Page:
of Au NPsin different solvents was investigated in thiswork. The experiments showed that there was no obvi-ously development in size distribution of Au NPs in thesolvents of linear hydrocarbon. However, there was adramatic change when benzol solvents were used. More-over, the distribution was closely related with the solventpolarity. The higher the polarity of the used solvent is,the lower the RSD of the resulting nanoparticles is.When a highly polar benzol of p-chlorotoluene was usedas the reflux solvent, RSD of the Au NPs after digestiveripening could reach as low as 4.8%, with which thesuperlattices could be assembled. Additionally, it isworth to emphasize that the original preparation of theAu NPs in our study was fast, low-costed, andsurfactant-free. Combined with the simple synthesismethod, the work offered a promising approach to facilefabrication of the monodisperse Au nanoparticles.

    MethodsSynthesis of Initial Au NPsThe DDT-capped gold NPs was synthesized according tothe literature [21]. Firstly, 50 mM AuCl4

    /H+ solutionwas prepared by dissolving HAuCl44H2O with the samemolar amount of HCl in aqueous. 50 mM BH4

    /OH so-lution was made by dissolving NaBH4 with the samemolar amount of NaOH in aqueous. Secondly, 475 L ofAuCl4

    /H+ solution was diluted with 47 mL DI water.Then, BH4

    /OH (2.125 mL of 50 mM) was added to thesolution under magnetically stirring, followed by heatingfor 34 min at boiling temperature of water. After it wascooled to room temperature, acetone (32 mL), hexane(38 mL), and DDT (0.5 L) was introduced into the so-lution and mixed vigorously by hands for about 1 min totransfer Au NPs to the organic phase. Finally, the mixedsolution was separated by a separating funnel, and theinitial Au NPs were obtained.

    Digestive Ripening of Au NPsIn a typical digestive ripening, a batch of as-prepared AuNPs solution was evaporated for about 35 C by rotaryevaporation to get rid of the solvent. And then, the driedAu NPs were re-dispersed in 10 mL different solvents(n-hexane, toluene, m-xylene, p-xylene, chlorobenzene,p-chlorotoluene and n-octane) with the addition of2.5 L DDT, respectively. Those colloids were refluxedat boiling point of different solvents and then slowlycooled down. The whole process of digestive ripeningwas completed.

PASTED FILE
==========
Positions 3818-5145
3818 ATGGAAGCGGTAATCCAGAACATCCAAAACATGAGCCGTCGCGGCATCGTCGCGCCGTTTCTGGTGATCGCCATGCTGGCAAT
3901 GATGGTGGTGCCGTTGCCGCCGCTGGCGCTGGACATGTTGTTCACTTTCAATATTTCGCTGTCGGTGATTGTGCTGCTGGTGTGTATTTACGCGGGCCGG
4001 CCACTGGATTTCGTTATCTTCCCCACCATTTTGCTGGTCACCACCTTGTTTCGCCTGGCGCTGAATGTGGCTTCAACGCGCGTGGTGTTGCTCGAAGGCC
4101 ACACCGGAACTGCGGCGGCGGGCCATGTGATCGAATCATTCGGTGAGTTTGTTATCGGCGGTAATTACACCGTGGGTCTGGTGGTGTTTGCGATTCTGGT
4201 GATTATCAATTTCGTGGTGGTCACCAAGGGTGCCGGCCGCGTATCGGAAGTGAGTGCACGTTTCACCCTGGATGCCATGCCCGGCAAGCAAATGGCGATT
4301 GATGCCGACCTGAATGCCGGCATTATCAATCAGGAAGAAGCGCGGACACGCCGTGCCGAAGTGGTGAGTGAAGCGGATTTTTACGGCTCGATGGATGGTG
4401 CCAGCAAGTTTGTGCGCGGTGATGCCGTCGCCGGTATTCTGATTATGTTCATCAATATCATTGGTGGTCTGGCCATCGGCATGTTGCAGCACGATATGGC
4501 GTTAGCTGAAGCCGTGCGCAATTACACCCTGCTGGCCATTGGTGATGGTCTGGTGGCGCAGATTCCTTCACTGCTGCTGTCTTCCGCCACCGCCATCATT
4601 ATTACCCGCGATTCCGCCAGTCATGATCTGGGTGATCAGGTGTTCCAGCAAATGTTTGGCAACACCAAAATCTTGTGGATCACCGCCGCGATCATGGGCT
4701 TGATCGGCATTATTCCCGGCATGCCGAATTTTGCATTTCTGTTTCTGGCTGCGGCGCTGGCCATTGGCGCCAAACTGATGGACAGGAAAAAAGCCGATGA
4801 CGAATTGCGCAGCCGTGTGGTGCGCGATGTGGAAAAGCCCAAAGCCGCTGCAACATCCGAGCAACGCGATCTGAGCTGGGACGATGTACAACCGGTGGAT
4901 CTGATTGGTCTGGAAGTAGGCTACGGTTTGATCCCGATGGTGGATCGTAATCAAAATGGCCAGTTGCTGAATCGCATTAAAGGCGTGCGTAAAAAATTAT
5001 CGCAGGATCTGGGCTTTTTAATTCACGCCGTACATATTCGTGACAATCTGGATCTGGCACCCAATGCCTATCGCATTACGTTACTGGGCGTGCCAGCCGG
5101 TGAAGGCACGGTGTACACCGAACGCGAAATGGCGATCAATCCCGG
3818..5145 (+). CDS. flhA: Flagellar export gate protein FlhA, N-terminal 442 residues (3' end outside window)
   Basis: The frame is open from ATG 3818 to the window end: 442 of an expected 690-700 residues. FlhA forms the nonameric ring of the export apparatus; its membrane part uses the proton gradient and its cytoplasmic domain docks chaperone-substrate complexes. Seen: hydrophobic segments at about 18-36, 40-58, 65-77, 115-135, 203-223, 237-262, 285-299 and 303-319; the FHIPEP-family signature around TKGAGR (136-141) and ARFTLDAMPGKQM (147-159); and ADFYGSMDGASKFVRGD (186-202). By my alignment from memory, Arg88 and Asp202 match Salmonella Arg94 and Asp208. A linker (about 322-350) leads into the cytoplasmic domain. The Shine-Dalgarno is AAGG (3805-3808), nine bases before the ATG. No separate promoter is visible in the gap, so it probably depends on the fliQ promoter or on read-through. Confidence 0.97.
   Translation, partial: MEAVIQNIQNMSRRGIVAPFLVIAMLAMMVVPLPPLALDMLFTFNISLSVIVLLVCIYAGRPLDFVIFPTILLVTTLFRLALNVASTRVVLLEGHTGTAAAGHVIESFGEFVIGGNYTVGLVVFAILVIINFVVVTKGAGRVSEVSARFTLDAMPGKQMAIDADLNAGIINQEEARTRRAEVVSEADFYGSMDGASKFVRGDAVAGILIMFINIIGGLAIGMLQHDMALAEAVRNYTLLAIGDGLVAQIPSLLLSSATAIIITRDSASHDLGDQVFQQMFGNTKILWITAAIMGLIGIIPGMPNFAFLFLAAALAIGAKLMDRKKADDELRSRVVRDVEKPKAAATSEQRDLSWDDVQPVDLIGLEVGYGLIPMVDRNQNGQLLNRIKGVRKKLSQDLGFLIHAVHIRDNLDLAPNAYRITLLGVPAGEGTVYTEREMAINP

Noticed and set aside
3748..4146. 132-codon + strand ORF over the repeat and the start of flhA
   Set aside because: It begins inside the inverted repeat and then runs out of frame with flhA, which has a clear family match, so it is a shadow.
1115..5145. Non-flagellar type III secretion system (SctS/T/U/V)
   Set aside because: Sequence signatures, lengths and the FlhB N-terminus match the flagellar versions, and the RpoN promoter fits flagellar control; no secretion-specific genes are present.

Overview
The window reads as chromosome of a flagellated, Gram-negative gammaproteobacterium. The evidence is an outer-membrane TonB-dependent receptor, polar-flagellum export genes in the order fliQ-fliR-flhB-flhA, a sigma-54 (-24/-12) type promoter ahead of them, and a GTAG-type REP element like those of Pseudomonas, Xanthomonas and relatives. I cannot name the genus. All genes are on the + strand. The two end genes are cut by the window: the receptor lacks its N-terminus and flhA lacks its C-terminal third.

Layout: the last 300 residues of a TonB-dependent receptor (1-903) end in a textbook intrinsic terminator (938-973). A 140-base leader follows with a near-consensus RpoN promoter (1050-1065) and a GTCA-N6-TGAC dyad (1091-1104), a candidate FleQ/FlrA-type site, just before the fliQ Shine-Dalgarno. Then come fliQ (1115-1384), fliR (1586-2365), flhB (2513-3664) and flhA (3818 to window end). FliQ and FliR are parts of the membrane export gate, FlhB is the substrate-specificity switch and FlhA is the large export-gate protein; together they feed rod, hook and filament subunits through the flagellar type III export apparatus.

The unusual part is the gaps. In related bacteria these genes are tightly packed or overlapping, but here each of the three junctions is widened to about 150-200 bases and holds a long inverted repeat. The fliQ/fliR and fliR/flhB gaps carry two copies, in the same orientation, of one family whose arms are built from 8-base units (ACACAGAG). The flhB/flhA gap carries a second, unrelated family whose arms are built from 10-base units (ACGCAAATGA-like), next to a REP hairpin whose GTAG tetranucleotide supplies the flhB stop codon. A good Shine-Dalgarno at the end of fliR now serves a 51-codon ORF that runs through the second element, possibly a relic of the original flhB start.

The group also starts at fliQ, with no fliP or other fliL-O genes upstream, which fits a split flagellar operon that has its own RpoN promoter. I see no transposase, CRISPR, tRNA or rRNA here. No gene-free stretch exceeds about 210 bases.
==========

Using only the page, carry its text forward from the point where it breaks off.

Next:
Results and DiscussionIn this study, we chose a two-step method to synthesizeDDT-coated Au NPs. The first step was preparing nakedAu NPs in an aqueous solution by reduction of HAuCl4by NaBH4. The second was coating the NPs with DDTby extracting the naked NPs into a DDT solution in hex-ane. Thanks to the low-costed starting materials and fa-cile process, this method was an effective way to prepareat a large scale. Unfortunately, the polydispersity of theresulting nanoparticles was still unsatisfied. As shown inFig. 1, the average diameter of the Au NPs was 4.47 nmand the RSD was 15%.Because NaBH4was used as the reduction agent, the

    synthesis process of the Au nanoparticles was fast andalmost uncontrollable; it would be difficult to further im-prove the distribution by optimizing synthesis conditions.Therefore, post-treatment of the resulting nanoparticleswas an alternative strategy to improve the size distribu-tion. In this work, we employed the digestive ripening asthe post-treatment and mainly explored the influence ofthe solvents. Digestive ripening was carried on by reflux ofthe prepared Au NPs in different solvents (n-hexane, tolu-ene, p-xylene, m-xylene, chlorobenzene, and n-octane) attheir respective boiling temperatures. The TEM imagesand corresponding distribution analysis of the Au NPsafter 4 h digestive ripening were shown in Fig. 2, and therelated data were summarized in Table 1.

    Fig. 1 a TEM image of the initial Au nanoparticles. b The corresponding particle size histogram

    Wang et al. Nanoscale Research Letters (2017) 12:25 Page 2 of 7

  • In digestive ripening of the Au NPs, there were twopossible factors that could play the vital role. The firstpossible one was the digestive ripening temperature, i.e.,the reflux temperature of the solvent. However, asshown in Table 1, there was not a direct relationship be-tween the reflux temperature and the size distribution.For example, the reflux temperatures of p-xylene, m-xy-lene, and chlorobenzene were almost the same, but thesize distribution of the Au NPs after digestive ripeningin them was completely different, ranging from 9.5 to17%. For the other solvents, including n-hexane, toluene,

    and n-octane, the distribution also varied with the refluxtemperatures at random suggesting that the digestiveripening temperature was not directly related with thesize distribution.The second possible factor could be the physical prop-

    erty of the solvent. The solvent we used in digestive ripen-ing can be classified into two categories: linear solventsand benzol solvents. As shown in Table 1, the linear sol-vents (n-hexane, n-octane) could not remarkably improvethe nanoparticles distribution. This was likely because theflexible chain of linear solvents could intertwine with the

    Fig. 2 TEM images of the Au NPs after 4 h digestive ripening in di